Using a cluster analysis, two distinct non-overlapping clusters were identified: 3504 (78%) were clustered as adopters and 994 (22%) were non-adopters (Supplemental Table S2). Adoption of NPIs differed by age, sex, province of residence, race/ethnicity, annual income, education level, and political leaning (Table 1). A multivariable model, adjusted for all sociodemographic variables identified that annual household income and ethnicity was not associated with differences between adoption clusters and therefore not used in the subsequent adjusted analyses. Compared to those aged 18–34 years, participants age 35–54 years (aOR 0.64, 95% CI 0.53–0.79) and $$\ge$$ 55 years (aOR 0.25, 95% CI 0.20–0.31) and those of female sex (aOR 0.55, 95% CI 0.47–0.65) had lower odds of being in the non-adopter cluster. Albertans had greater odds of being non-adopters compared with all other provinces; however, when adjusted, this association was no longer significant for Quebec participants. Education was negatively associated with non-adoption, with respondents having a university degree (aOR 0.49, 95% CI 0.37–0.63) having lower odds of being non-adopters than respondents who graduated high school or less. People of Middle Eastern/Central Asian/South Asian (OR 0.39, 95% CI 0.18–0.86) and Chinese/Filipino/Other Asian (OR 0.52, 95% CI 0.30–0.88) ethnicity had lower odds of non-adoption compared with Caucasians; however, this association attenuated following adjustment for other demographics.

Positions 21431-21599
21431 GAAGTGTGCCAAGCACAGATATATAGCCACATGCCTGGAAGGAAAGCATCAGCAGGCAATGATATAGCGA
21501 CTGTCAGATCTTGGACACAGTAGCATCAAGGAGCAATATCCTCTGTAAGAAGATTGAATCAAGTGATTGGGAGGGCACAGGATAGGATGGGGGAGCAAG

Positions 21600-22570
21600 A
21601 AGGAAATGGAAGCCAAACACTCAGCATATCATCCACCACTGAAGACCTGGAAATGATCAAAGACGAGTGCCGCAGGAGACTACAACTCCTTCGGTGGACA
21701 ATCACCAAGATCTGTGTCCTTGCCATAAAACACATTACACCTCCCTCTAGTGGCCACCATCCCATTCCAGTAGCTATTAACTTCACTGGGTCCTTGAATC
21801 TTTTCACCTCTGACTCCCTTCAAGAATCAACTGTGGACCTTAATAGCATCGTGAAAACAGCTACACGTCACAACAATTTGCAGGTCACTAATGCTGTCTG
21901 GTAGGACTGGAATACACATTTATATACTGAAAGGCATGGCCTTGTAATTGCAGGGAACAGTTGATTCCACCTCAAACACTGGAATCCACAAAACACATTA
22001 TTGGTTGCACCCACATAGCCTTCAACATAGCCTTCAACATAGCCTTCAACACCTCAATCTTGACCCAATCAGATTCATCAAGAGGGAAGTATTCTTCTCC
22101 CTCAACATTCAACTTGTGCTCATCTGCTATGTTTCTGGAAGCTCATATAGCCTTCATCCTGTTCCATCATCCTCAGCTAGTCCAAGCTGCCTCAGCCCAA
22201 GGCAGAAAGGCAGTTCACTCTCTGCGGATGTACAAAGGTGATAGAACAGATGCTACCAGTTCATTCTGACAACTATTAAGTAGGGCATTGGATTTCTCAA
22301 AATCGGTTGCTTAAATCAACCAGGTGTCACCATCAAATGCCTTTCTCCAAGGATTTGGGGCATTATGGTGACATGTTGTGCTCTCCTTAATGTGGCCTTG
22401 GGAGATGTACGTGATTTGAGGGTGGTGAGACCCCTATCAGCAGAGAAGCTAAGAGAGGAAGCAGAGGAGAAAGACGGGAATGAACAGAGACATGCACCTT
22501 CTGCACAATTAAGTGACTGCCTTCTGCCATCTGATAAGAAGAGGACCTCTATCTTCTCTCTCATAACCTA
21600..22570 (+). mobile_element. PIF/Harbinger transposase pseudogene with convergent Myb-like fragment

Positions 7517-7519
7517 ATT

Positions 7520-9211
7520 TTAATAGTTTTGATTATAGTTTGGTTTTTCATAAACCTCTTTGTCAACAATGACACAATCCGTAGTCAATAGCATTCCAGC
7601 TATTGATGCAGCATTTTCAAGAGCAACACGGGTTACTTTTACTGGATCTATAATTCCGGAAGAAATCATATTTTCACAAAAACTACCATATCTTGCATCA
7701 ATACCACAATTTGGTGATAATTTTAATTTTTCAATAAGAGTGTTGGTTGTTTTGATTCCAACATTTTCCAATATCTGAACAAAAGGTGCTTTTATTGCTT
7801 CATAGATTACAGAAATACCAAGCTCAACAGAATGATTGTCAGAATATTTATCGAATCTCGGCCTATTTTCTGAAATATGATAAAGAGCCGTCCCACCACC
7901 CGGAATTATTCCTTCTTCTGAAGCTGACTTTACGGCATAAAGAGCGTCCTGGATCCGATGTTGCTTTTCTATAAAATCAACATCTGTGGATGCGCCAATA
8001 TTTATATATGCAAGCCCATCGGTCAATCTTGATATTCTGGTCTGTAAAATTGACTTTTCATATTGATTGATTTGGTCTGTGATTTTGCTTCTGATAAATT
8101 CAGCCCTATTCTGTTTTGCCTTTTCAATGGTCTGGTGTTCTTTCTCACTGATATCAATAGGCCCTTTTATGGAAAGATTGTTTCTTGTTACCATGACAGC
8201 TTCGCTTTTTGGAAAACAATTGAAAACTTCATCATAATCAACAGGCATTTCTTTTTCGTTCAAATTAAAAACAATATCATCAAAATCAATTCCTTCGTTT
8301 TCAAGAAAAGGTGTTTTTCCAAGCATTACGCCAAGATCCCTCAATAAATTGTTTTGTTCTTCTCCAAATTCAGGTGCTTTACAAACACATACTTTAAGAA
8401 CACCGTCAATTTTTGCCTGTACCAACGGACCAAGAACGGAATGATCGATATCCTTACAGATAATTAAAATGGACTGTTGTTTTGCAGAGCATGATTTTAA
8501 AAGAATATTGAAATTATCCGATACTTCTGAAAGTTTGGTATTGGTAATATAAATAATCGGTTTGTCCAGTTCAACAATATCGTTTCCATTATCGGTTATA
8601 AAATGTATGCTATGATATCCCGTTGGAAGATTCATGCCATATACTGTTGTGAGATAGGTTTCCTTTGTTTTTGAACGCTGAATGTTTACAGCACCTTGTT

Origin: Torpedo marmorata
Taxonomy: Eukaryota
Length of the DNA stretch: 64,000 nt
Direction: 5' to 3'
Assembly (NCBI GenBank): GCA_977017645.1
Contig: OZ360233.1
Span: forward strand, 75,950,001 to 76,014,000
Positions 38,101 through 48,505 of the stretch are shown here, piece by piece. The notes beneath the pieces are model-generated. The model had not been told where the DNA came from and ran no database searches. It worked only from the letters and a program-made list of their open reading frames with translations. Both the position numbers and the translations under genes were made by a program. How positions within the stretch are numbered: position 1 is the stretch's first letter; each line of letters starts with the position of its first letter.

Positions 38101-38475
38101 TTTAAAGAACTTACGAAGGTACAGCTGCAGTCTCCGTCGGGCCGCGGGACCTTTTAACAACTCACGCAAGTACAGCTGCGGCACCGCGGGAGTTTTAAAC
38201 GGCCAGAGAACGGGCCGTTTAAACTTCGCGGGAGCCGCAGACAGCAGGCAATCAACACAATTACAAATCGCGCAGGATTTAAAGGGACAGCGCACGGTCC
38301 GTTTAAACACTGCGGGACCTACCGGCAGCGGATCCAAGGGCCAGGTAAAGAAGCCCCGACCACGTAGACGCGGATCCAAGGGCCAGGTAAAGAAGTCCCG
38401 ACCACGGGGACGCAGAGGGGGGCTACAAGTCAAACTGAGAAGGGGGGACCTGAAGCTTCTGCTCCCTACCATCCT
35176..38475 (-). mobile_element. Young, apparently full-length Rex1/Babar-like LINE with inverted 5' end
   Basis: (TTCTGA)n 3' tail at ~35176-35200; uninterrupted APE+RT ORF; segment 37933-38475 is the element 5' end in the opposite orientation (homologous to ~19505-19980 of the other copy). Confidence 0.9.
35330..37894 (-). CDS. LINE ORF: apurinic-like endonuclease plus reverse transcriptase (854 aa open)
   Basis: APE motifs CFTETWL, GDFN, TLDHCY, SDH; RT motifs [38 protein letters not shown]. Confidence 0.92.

People reporting slightly liberal (aOR 0.42, 95% CI 0.28–0.62), liberal (OR 0.42, 95% CI 0.30–0.58) or very liberal (aOR 0.23, 95% CI 0.15–0.35) political leaning had lower odds of non-adoption compared to people reporting moderate/middle of the road political leaning. Conversely, compared with moderate/middle of the road, people reporting slightly conservative (aOR 2.02, 95% CI 1.54–2.63), conservative (aOR 4.12 95% CI 3.26–5.21) or very conservative (aOR 7.00, 95% CI 5.19–9.41) political views had greater odds of non-adoption (Table 1).